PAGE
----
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Malaysia witnesses ten-times fatal strain of COVID-19, D614G

Recently, Malaysia has detected a mutation of SARS-CoV-2, which may affect the population in new ways with new symptoms.

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Credit: orissapost.com

Malaysia’s Health ministry announced a mutation of SARS-Cov-2 on Sunday. The new mutation of the virus has been discovered when a man returning from India defied quarantine rules and infected over 45 people. When the 45 cases were treated, it was found that out of 45, 3 persons showed more severe mutation of COVID-19 termed D614G.

It is said that the mutation was first detected in February in Europe and since then has become a dominant variant of SARC-CoV-2. The variant is present within the protein making up the virus’s “spike” it uses to break into our cells. This mutation changes the amino acid at position 614, from D (aspartic acid) to G (glycerine), so, D-614-G.

Credit: cells4life.com

According to Dr Noor Hisham Abdullah, Director General of Health, Malaysia, the prevailing mutation, observed earlier in the US and Europe could prove more dangerous. It is likely to bring unprecedented problems for the virus resurgence. 

Dr. Abdullah’s findings also suggest that people should be more cautious to suppress the spread of COVID-19, in a Facebook post which is now going viral:

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“People need to be wary and take greater precautions because this strain has now been proven to be detected in Malaysia. Community cooperation is much needed so that we can together break the chain of infection from any mutation.”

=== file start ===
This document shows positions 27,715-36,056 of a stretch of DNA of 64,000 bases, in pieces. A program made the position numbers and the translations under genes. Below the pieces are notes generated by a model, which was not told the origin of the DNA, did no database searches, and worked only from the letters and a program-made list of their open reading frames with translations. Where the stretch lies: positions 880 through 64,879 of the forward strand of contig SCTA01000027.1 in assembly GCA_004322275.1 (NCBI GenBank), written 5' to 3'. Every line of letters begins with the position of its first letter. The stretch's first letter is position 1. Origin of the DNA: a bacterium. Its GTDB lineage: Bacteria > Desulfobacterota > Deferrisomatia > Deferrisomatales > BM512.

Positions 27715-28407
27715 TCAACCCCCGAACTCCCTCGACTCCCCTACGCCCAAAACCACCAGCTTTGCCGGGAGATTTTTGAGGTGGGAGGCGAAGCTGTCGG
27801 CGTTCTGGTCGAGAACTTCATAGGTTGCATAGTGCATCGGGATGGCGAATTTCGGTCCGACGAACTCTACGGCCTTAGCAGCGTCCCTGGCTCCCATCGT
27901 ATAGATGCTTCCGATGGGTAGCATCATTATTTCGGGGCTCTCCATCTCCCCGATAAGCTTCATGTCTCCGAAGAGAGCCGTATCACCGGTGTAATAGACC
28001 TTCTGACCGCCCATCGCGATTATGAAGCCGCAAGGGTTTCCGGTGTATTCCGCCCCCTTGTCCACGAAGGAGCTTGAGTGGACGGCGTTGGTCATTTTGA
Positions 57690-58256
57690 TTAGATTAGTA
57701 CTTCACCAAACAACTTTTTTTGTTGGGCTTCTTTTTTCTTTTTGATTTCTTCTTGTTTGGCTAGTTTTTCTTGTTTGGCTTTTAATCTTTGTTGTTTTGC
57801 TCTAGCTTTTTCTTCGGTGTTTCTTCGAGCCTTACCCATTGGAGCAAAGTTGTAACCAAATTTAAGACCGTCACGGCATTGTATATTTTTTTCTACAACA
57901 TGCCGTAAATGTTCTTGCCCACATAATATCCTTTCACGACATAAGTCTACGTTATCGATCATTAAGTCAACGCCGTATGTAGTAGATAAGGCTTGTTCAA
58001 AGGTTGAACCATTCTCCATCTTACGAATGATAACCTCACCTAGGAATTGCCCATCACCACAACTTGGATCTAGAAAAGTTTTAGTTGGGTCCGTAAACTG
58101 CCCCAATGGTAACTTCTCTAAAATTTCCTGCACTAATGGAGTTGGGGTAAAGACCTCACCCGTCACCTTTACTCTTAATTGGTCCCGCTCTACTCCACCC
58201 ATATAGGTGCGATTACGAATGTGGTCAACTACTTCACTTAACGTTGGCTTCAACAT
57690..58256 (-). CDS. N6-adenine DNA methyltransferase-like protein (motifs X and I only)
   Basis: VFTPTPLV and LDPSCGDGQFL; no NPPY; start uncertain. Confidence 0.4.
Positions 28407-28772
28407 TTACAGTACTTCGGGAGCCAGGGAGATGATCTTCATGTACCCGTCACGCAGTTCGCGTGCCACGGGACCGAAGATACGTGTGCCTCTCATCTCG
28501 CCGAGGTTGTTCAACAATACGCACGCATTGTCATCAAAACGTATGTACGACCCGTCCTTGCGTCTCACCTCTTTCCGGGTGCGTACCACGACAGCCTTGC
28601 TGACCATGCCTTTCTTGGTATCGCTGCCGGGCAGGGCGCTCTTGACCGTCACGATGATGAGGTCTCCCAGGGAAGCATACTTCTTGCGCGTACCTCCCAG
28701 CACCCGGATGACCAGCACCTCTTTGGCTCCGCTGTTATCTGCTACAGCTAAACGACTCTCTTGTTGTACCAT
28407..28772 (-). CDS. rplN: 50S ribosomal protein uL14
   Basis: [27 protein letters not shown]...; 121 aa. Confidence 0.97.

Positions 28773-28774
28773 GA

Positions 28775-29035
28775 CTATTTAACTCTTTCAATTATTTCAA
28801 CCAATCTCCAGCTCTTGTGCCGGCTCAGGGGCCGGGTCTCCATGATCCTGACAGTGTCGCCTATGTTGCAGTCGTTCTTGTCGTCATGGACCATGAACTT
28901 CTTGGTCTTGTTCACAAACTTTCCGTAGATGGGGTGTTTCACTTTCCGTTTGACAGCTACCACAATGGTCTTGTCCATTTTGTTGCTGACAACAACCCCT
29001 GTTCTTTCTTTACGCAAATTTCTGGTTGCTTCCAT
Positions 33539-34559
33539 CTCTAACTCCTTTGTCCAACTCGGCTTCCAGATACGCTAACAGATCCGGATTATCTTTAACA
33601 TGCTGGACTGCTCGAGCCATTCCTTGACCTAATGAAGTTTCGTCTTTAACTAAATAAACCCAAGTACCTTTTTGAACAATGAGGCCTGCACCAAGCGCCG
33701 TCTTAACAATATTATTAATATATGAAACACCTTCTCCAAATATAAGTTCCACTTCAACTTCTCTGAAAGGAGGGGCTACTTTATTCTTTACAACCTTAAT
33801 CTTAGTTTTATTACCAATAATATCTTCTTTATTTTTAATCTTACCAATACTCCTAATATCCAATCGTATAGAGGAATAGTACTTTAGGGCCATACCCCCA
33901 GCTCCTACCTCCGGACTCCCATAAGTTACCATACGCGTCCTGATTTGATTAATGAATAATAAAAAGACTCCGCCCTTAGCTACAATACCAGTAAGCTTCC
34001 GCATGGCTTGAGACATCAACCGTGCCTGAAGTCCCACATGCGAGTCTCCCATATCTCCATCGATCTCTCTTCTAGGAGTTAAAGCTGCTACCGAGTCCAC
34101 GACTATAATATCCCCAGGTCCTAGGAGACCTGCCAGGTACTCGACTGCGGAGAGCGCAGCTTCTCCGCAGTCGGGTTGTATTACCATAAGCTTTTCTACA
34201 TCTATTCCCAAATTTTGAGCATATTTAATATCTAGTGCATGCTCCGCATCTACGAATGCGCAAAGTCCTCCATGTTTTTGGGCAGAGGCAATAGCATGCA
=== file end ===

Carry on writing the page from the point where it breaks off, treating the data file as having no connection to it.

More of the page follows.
The original virus has undergone several variations since the pandemic emerged in December 2019. However, till now only D614G has been detected. Sometime after the Wuhan outbreak, the mutation had appeared, probably in Italy. According to the BBC report in July, this strain had been seen in approximately 97% of samples around the world.

Hence, the question arises whether this mutation will increase COVID-19 transmissibility? It is said, that all viruses mutate constantly as they are replicating constantly. But, however, some variations may help the virus reproduce, some prohibits it while others make no difference.

As per the lab tests and studies conducted by Scripps University, Florida and New York Genome Center and New York University, the researchers said that the mutated viruses are more transmissible than original versions “at least in the lab tests.” However, it is still ambiguous about the nature of mutated virus in transmission among real patients.

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Two studies published in Cell, by Dr. Korber and another by WHO Collaborating Center in China, states that D614G, the dominant strain of SARS-CoV-2 seems 10-fold more infectious than the original Wuhan-1 strain.

Credit: usatoday.com

The biggest threat is whether the said mutation will affect development of vaccine?

According to Dr. Noor Hisham Abdullah, a mutation could put forward several shortcomings regarding vaccine delivery. But, as per the experts, the mutation won’t really make much difference to the way vaccines are being worked right now.

The fact is that, the mutation is slow, so the vaccines could easily adapt to the changes and save populations from infections and possible reinfections.

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Credit: indiatimes.com

Apart from this, interventions and non-pharmaceutical methods could also help to curb the spread of virus. Social distancing and lockdown are the best way to reduce its spread in the population.

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